Wednesday, May 2nd, 2012
I’d forgotten how beautiful these cheery yellow weeds are to the eyes of a child. It all came flooding back as he rounded the bushes and barreled at me clutching two, their green stems in widely varying lengths squashed skinny by his enthusiastic grip. “Dandelion!” he shouted. “One for Vera. One for Mommy.” I set one on her leg for her to admire, as best a three-month-old can.
Thrill over this newfound activity propelled him across the lawn, where there were plenty more to collect, despite Clint’s recent efforts with his new full-sized weed digger. In the end, there were enough flowers to form the very first hand-picked bouquet from my son. I’d take it over a dozen store-bought roses any day.
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Tuesday, June 14th, 2011
I clearly remember lying on the living room couch, heavily pregnant, looking at the expanse of white carpet and all the clear, clean surfaces, thinking, very soon, this space will be filled with crap.
Back then, it was hard to imagine an actual child, with actual child things, existing in the home Clint and I had shared for a handful of years. Now, the toy box and book basket and truck bin are all as part of the living room landscape as the couch and the coffee table—childproofed, of course.
Though my amazing psychic abilities gave me a heads-up on the living room situation, I had no such clear vision about the yard. It took me off guard last week, when it seemed an entire munchkin-sized plastic play world had sprouted in our shady backyard. It was almost as if we’d planted it on purpose.
In truth, everything was accumulated, somewhat accidentally, over the past few months. The house, sandbox and slide migrated from the yard of a dear friend, whose children had outgrown them. I scooped up the pool and chair at garage sales. Roy and Clint scored both the picnic table and the gardening bench streetside.
Scrub ‘em up and stick ‘em together, and our yard, much like our living room, is now a clear reflection of our life: thrifty, toddler-centric and somewhat cobbled together, but earnestly geared toward fun. It snuck up on me, as things tend to do. But what’s to do except embrace it? Hooray for this new phase of toddler entertainment! Hooray for my backyard full of plastic crap!
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Monday, June 13th, 2011
I’m extremely happy to report that Roy is on the mend. After five days of breath-monitoring, medicine-administering, Calamine-slathering and the like, I’m in dire need of a new and brighter topic. And so: Chickens!
We’ve been tossing about the idea of a chicken coop for awhile. We were originally inspired about five years back, after visiting our friend Randy, an artist who lives in the Iowa countryside. He’d built a gorgeous chalet-like coop, complete with salvaged stained-glass windows, and really seemed to enjoy taking care of his “ladies.” The morning’s omelets sold me.
Flash forward to this year, with the urban coop trend in full swing. My fairly new eater is an egg-lover, which makes them a menu constant. A steady supply of “free” organic eggs sounds fabulous, as does the homegrown lesson in where food comes from. Lately, we have chicken ownership on the brain.
So I’m ready to take it as a sign that a few weeks back, we spotted a chicken pecking about a neighbor’s front yard. We rang the nearest two doorbells. No answer. We were trying to decide what to do when she found her way into the nearest open gate. We shut it, figuring that if she wasn’t theirs, they might know where she belonged.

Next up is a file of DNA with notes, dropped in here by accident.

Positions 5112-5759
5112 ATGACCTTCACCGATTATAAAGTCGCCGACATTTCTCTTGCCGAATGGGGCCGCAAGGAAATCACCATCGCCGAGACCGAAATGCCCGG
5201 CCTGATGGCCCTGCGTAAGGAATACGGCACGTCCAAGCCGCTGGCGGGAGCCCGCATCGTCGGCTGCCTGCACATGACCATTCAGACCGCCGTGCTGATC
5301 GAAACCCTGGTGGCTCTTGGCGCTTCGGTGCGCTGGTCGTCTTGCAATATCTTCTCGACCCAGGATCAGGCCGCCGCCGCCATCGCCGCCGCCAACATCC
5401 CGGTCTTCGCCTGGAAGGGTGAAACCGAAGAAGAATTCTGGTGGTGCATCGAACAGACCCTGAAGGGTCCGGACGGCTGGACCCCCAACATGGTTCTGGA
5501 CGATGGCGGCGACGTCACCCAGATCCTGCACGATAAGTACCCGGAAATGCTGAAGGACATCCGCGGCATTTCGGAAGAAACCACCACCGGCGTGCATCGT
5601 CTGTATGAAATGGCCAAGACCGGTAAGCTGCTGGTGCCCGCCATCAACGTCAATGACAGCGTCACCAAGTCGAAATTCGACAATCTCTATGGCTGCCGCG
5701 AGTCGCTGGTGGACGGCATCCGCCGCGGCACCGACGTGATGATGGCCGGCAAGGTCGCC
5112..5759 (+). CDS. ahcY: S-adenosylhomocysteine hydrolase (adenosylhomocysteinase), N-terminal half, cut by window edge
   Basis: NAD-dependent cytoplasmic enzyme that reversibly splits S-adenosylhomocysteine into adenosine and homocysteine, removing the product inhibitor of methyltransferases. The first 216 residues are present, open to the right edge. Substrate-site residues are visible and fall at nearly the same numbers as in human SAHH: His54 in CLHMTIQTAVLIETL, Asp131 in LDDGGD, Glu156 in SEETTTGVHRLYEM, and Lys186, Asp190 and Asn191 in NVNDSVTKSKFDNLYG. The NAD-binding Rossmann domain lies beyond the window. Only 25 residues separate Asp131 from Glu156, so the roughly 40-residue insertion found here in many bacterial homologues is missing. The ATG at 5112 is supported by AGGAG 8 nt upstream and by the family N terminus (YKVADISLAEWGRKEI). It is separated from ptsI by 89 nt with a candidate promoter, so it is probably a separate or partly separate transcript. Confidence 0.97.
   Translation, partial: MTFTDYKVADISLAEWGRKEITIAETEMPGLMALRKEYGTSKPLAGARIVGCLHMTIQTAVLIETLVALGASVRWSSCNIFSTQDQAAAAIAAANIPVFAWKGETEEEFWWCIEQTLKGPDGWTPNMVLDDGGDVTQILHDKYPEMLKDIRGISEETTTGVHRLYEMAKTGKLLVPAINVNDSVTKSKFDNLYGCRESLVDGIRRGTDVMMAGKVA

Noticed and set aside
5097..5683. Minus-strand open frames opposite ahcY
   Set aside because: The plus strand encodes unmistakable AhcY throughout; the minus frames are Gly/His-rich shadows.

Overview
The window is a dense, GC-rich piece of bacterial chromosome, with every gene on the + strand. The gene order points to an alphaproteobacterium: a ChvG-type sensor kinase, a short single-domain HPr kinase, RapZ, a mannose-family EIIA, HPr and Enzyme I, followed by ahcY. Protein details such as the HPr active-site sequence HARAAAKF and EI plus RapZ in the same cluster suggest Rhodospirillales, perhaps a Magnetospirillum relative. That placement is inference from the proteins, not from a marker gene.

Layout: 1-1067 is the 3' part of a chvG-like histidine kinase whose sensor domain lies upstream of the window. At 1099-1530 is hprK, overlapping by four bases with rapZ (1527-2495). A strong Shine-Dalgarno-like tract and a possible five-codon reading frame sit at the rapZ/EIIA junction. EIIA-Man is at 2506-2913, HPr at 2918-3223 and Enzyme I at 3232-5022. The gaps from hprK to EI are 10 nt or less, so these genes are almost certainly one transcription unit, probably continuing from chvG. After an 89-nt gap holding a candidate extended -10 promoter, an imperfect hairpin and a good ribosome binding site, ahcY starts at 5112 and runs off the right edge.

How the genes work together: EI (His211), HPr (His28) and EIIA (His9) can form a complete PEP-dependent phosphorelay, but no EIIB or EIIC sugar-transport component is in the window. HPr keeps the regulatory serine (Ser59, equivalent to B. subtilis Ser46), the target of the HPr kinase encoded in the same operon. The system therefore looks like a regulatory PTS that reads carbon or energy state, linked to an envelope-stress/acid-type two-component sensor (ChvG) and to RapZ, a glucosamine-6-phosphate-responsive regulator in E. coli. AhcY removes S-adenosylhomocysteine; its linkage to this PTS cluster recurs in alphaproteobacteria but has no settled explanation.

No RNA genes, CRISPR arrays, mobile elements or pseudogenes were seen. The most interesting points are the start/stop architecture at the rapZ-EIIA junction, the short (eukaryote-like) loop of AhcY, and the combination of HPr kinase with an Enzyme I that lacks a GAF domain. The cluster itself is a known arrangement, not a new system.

A few nights later, we spied someone puttering around in that very yard, so we stopped and asked: “Do you have chickens?” He answered “yes,” so we kept going: “How many? Is it hard? Are they noisy? How often do they lay?”
Mid-inquisition, his wife showed up, and the two of them were kind enough to not only field our questions, but invite us back to see their setup. Within seconds, Clint was inspecting the coop and getting the 411 on space requirements and city regulations, as Roy poked about, ultimately deciding that their dog was the cooler attraction. We left with an open invitation to swing by and talk all things chicken, plus plenty of food for thought.
When it comes down to it, the decision is up to Clint. He’s the professional hammerer in the family, so clearly he would build the coop. We have somewhere in the ballpark of a zillion projects in the works around the house and yard, so I didn’t think the odds were good that I might somehow sneak “build chicken coop” up toward the top.
But the day after our impromptu neighbor-chicken meet-and-greet, Clint tells me he called the aforementioned Randy, who gave him the scoop on which chickens are the friendliest and which lay the prettiest eggs, as well as his hatchery recommendation. Would I please order a catalog? Done.
And then: He picked up DIY magazine solely because I mentioned that the latest issue had an article featuring a chicken coop project. Later, we had a serious discussion on how we might adapt that coop to our needs.
Finally, there was the moment when Clint looked me square in the eyes and said, “If we get chickens, will you take care of them? Really?”
I could tell he was serious, so I took a little time to picture the reality of a coop—or, more accurately, the reality of poop. Would I be comfortable with adding “clean up chicken poop” to my standing to-do list? This would be the price to pay for those eggs. Those fresh, warm, perfect little eggs, waiting mere feet from our door each morning.
My final answer: Yes. You guys, I think we’re on our way to an urban chicken coop.
Are we crazy? And if you happen to be a chicken owner: Any drawbacks I need to know about?
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